Ask MassBike: Can I Ride My Bike On Memorial Drive

42-21548197We get a lot of questions here at MassBike, and we like to think we also give some pretty good answers. We realized that sharing these questions and answers on our website would be a valuable resource to others looking for the same information.

We got this question from Kristen about riding on Memorial Drive in Cambridge.


I was out for a ride this morning and was riding my road bike (in the road) on Memorial Drive. I was headed east towards Harvard Sq. riding in the right hand lane when a state trooper pulled up beside me and informed me that I needed to be on the bike path and not in the road. He said that Memorial Dr. is a state highway and that bikes are prohibited since it is too narrow. I am wondering if he is correct, or do I have every right to be in the road?

Thanks for your help,

Hello Kristen

This is absolutely incorrect. Bicycles are only prohibited from limited access or express state highways (such as I-93 or I-90) where it is posted, according to MGL chapter 85, section 11B. Memorial Drive is neither limited access nor express (it has numerous cross-streets and driveways), so bicycling is allowed. Many roads are “state highways” but are not limited access or express. Mass Ave is a state highway, but no one would argue bicycles are not allowed there.

Memorial Drive is narrow, and cars go way too fast there, so you might not want to ride in the road. But you can if you want to.

If anyone ever gets a ticket for something like this, we want to get a copy of it so we can investigate.

Hope this helps.


10 Responses to Ask MassBike: Can I Ride My Bike On Memorial Drive

  1. Paul Schimek June 17, 2010 at 4:03 pm #

    The DCR has a regulation they trot out from time to time restricting bicycles to certain locations; however, this regulation refers to “reservations” (e.g., parklands), not roadways. Moreover, the DCR regulations cannot contradict state law. Ch. 85 Sec 11B (correctly cited above) talks about the right of bicyclists to use a “way, as defined in section one of chapter ninety.” If you turn to that section, you find that a “way” is “any public highway, private way laid out under authority of statute, way dedicated to public use, or way under the control of park commissioners or body having like powers.” So parkways are specifically included.

    Please note that bicyclists can only be prohibited by posting signs (and only on express divided highways with full or partial access control — that is, on and off ramps). Thus the DCR could prohibit bicyclists from portions of Storrow Drive and Soldiers Field Rd., but so far it has not chosen to do so.

    And yes, many people have gotten harassed or even arrested by State Police for legally using Memorial Drive and other DCR/MDC parkways. Read more here:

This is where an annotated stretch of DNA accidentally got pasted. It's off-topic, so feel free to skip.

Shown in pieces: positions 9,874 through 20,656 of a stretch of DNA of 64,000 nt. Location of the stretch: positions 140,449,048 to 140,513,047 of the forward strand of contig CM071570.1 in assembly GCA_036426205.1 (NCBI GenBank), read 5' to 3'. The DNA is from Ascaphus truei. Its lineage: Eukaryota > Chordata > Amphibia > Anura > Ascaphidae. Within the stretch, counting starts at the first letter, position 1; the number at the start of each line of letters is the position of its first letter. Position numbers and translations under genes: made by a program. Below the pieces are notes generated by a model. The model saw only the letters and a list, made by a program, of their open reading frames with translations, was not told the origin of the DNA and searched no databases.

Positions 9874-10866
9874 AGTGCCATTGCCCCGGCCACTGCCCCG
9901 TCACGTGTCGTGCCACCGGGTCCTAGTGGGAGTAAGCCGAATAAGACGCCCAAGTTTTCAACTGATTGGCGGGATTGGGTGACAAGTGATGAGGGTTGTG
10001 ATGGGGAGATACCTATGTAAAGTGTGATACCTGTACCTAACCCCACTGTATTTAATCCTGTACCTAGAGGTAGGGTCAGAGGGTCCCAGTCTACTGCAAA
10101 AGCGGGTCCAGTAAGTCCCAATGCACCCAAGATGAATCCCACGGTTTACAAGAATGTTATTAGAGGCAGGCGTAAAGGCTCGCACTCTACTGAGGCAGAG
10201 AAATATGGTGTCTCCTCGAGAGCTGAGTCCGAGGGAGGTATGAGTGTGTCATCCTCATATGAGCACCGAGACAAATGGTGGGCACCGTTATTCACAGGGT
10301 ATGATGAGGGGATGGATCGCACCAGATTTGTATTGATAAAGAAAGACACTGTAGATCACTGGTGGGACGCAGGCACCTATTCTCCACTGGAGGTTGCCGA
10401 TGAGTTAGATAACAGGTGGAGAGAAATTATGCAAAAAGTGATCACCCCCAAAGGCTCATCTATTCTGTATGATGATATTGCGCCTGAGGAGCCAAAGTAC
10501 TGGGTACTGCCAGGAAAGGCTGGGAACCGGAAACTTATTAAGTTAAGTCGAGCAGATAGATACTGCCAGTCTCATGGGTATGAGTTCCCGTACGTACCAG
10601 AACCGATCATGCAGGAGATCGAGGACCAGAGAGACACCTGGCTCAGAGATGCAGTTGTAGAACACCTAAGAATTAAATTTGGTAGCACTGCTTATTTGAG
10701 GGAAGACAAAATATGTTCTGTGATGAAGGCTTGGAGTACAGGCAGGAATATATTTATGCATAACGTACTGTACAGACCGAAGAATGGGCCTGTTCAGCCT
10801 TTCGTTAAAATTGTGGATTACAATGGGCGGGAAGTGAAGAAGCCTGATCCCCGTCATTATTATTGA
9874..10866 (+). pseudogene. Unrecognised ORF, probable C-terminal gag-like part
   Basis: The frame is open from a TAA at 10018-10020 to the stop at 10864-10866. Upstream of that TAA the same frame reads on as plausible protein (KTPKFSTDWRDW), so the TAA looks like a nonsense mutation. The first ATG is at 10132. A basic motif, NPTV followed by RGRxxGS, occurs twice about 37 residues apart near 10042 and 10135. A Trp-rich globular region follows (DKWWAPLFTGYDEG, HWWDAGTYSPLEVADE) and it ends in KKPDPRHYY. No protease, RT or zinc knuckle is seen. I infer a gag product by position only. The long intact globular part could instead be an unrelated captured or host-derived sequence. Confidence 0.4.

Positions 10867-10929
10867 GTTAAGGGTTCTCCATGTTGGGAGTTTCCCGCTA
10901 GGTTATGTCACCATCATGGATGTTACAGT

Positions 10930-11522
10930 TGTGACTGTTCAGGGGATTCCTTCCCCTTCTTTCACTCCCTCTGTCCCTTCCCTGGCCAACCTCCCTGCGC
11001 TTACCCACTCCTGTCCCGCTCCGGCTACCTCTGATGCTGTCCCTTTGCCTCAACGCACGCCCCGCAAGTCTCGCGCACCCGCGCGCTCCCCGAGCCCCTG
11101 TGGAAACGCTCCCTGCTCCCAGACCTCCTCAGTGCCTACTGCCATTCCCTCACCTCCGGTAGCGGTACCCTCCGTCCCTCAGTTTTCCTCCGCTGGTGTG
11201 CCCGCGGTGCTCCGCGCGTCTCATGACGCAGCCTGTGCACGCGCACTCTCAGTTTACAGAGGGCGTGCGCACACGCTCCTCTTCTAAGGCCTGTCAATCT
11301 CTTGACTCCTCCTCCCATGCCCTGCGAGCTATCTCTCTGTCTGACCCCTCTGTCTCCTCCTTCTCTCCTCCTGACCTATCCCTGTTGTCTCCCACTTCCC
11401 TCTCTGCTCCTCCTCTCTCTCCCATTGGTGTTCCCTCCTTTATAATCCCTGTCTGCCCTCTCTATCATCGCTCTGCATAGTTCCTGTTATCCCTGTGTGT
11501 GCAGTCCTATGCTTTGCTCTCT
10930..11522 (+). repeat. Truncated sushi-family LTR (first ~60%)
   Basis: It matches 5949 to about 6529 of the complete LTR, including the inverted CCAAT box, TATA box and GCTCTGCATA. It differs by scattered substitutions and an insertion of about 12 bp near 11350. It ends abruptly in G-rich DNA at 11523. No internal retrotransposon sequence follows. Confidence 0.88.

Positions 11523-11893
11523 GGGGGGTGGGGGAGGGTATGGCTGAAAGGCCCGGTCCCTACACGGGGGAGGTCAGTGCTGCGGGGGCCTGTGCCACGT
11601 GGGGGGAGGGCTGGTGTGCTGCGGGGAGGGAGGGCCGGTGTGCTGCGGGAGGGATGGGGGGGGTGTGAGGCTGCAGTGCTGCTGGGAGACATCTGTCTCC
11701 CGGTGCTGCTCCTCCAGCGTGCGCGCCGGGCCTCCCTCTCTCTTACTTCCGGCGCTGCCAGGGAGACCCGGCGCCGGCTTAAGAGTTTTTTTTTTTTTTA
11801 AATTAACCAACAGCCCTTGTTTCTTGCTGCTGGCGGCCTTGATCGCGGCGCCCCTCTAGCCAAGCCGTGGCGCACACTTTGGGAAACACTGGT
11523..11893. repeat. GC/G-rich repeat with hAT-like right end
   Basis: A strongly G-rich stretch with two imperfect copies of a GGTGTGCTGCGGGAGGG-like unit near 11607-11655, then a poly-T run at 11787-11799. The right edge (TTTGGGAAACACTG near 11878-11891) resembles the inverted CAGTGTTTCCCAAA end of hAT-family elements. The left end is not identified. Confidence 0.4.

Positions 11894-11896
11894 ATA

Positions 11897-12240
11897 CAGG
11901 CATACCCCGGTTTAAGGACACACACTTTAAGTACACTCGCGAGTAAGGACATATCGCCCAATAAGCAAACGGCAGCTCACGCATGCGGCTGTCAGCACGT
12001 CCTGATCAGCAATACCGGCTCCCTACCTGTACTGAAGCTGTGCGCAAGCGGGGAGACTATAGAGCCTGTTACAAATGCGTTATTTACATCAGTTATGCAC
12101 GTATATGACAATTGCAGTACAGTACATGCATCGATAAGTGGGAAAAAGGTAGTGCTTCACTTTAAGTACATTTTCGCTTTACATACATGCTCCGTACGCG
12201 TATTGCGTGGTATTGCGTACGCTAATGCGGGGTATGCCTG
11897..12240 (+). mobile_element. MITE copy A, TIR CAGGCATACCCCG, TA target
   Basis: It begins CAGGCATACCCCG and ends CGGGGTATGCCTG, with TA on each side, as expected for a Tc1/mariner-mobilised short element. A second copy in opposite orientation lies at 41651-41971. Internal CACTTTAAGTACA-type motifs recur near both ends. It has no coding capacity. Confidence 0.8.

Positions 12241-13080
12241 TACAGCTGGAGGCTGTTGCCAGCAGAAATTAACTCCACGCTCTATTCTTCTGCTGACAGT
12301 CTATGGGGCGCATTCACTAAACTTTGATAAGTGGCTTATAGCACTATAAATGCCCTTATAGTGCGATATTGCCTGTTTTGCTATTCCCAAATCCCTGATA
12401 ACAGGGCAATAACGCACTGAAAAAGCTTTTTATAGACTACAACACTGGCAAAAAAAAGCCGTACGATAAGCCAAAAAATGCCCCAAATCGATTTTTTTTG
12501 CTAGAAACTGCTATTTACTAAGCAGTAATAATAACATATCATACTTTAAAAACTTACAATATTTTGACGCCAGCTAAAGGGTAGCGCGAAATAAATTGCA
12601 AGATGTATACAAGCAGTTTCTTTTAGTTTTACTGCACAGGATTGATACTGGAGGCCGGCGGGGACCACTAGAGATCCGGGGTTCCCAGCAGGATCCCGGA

2. Chris June 17, 2010 at 4:16 pm #

    It is amazing to me how many police officers are not aware of the law when arbitrarily ordering people to do or not do things. Thanks for this post which clearly illustrates the actual law behind this.

    So, legally it is within our rights to ride a bicycle on Memorial Drive. However, a different question, why would you WANT to do this when there is a perfectly good bike trail right beside you?

    I commute 18 miles per day on a bicycle, a good portion of which is along the Mem Drive bike trail. Even still, last night I was driving on Memorial Drive and saw a bicyclist riding in the street. I just had to scratch my head! Yes, it’s your right, but why ride in the street instead of the bike trail where it’s much less safe for you, and an inconvenience for drivers at the same time?

  3. Shane June 18, 2010 at 9:28 am #

    Chris: While I agree with you that memorial drive is not the most bike friendly place to ride. I take issue with the “inconvenience for drivers” part of your statement.

    Cyclists are not an inconvenience for drivers anymore than any other vehicle on the road. In the same way you have to pilot your car around bus, taxi, truck, tractor, ambulance, etc traffic, you need to do so for cyclists as well.

    Cyclists are just one more road user type to be encountered on the road.

  4. Paul Schimek June 18, 2010 at 3:48 pm #

    Chris: Because it’s not always (or even usually) safer to ride on the bike path. On the road (if you obey the signals) the main danger is deliberate assault, sometimes from police officers, and this risk is very very low, especially, if you ignore all threats. It would be even lower if people obeyed the 35 mph speed limit.

    On the path there is a high risk of collision with left or right-turning motor vehicles at intersections — particularly the notorious Western Ave and Storrow Drive intersection, but not only.

    On top of that, the Charles River Paths are horribly substandard, ranging from quite nice in a (very) few sections to a narrow sidewalk in others, with considerable physical hazards such as heaves, tree branches, holes. (They are always scenic, but not necessarily safe.) The worst example is probably the still narrow section just east of the Longfellow Bridge.